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Dahomey Coat of Arms
*The Kingdom of Dahomey is celebrated on this date in 1625. This was a pre-colonial African kingdom located within present-day Benin that existed until 1904.
The oral story goes that Dakodonu considered their second king was granted permission by the Gedevi chiefs, the local rulers, to settle in the Abomey plateau. Dakodonu requested additional land from a prominent chief named Dan (or Da) to which the chief responded sarcastically "Should I open up my belly and build you a house in it?" For this insult, Dakodonu killed Dan and began the construction of his palace on the spot. The name of the kingdom is said to have derived from the incident: Dan=chief dan, xo=Belly, me=Inside of.
The Kingdom of Dahomey was established ethnically by the Fon people who had recently settled in the area (or were possibly a result of intermarriage between the Aja people and the local Gedevi). The foundational king for Dahomey is often considered to be Houegbadja who built the Royal Palaces of Abomey and began raiding and taking over towns outside of the Abomey plateau. Dahomey developed and became a regional power in the 18th century by conquering key cities on the Atlantic coast. For much of the 18th and 19th centuries, the Kingdom of Dahomey was a key regional state, eventually ending tributary status to the Oyo Empire. The Kingdom of Dahomey was an important regional power that had an organized domestic economy built on conquest and slave labor, significant international trade with white-Europeans, a centralized administration, taxation systems, and an organized military.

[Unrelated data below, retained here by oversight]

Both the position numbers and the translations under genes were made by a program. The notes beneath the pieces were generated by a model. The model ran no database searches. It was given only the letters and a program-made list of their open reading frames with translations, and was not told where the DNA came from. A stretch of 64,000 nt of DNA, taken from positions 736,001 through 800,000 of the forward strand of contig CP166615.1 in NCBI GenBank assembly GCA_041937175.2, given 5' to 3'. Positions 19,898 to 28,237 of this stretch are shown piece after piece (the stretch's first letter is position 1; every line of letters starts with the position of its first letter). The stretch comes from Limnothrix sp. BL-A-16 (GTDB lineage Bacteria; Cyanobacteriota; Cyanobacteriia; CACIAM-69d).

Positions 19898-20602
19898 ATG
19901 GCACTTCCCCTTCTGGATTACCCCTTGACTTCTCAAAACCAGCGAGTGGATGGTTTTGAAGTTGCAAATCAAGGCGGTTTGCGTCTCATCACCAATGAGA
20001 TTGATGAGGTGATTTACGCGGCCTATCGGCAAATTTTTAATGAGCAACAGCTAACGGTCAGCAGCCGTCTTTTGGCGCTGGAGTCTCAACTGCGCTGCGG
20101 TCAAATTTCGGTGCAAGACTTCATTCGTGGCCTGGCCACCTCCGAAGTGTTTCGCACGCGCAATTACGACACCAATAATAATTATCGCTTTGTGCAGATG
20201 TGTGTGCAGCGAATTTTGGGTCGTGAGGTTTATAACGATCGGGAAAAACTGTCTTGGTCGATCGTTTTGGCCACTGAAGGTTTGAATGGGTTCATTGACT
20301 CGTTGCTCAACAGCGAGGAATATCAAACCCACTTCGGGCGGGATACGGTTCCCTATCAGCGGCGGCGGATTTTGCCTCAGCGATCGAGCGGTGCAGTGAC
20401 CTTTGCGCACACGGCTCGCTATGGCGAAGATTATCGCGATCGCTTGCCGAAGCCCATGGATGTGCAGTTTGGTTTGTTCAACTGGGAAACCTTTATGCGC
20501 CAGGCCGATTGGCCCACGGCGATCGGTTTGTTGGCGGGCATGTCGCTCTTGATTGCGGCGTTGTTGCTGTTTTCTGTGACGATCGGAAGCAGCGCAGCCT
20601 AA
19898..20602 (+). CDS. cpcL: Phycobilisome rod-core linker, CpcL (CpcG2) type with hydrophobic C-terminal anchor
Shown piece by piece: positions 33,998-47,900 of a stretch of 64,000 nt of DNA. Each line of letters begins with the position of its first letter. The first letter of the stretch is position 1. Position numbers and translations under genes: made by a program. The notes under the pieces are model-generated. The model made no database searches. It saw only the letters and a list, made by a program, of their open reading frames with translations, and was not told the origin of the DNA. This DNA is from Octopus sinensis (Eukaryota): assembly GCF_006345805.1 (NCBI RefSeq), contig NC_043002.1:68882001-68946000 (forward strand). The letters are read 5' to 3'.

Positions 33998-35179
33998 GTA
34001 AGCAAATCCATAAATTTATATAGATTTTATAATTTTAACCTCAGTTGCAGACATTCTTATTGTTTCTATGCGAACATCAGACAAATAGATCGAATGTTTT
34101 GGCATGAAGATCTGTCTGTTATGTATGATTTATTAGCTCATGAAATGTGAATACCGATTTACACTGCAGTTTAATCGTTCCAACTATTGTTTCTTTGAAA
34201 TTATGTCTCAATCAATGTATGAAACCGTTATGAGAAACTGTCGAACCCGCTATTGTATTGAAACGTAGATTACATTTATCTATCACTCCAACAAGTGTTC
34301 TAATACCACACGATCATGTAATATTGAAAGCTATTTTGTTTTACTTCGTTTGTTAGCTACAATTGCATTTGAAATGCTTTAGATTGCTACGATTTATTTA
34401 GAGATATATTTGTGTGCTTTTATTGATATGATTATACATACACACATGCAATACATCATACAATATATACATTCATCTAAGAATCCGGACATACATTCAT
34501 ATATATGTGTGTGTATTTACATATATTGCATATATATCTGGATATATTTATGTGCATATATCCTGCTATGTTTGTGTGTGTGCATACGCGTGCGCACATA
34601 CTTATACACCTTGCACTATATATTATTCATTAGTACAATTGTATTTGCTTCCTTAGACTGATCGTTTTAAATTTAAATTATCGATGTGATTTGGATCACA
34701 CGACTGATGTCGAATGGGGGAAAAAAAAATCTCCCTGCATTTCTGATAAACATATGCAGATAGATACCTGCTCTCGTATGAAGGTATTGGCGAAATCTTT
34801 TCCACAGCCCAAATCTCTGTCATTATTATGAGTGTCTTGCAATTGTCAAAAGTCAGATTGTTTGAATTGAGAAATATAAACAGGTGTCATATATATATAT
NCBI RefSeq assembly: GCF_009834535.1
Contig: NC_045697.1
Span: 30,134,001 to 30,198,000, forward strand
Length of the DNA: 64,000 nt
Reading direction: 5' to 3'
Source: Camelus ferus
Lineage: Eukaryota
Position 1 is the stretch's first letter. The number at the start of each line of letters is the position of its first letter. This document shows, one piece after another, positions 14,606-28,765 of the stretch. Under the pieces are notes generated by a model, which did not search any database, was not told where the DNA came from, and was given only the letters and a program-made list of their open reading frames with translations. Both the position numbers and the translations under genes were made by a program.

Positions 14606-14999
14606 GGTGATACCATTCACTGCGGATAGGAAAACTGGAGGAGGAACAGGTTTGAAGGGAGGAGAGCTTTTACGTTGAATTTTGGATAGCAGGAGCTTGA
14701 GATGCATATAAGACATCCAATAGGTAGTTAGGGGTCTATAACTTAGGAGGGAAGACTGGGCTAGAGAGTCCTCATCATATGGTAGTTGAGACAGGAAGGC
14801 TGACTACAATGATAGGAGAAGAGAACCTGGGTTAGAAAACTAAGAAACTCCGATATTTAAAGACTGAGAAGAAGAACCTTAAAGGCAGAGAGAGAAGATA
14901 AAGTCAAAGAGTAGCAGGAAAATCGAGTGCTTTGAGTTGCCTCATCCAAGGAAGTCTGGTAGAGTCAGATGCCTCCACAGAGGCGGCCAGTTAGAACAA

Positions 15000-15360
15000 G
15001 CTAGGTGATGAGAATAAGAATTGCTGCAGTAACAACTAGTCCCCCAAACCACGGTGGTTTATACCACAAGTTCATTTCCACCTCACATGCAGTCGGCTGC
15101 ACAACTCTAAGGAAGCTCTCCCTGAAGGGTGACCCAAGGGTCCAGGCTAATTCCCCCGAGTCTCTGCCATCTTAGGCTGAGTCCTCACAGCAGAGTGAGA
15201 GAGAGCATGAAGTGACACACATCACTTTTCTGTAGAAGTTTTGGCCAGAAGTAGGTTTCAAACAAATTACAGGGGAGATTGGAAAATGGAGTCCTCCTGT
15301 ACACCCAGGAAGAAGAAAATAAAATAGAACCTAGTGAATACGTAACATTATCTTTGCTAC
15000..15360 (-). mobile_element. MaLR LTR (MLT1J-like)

Notable in the kingdom were significant artwork, an all-female military unit called the Dahomey Amazons by European observers, and the elaborate religious practices of Vodun with the large festival of the Annual Customs of Dahomey which involved large scale human sacrifice. They traded prisoners, which they captured during wars and raids, and exchanged them with Europeans for goods such as knives, bayonets, firearms, fabrics, and spirits. Dahomey’s fate began with the 1884 Berlin Conference. It marked the highpoint of white European competition for territory in Africa, a process commonly known as the Scramble for Africa. The kingdom fell when the last king, Béhanzin, was defeated by France, leading to the country being annexed into the French colonial empire.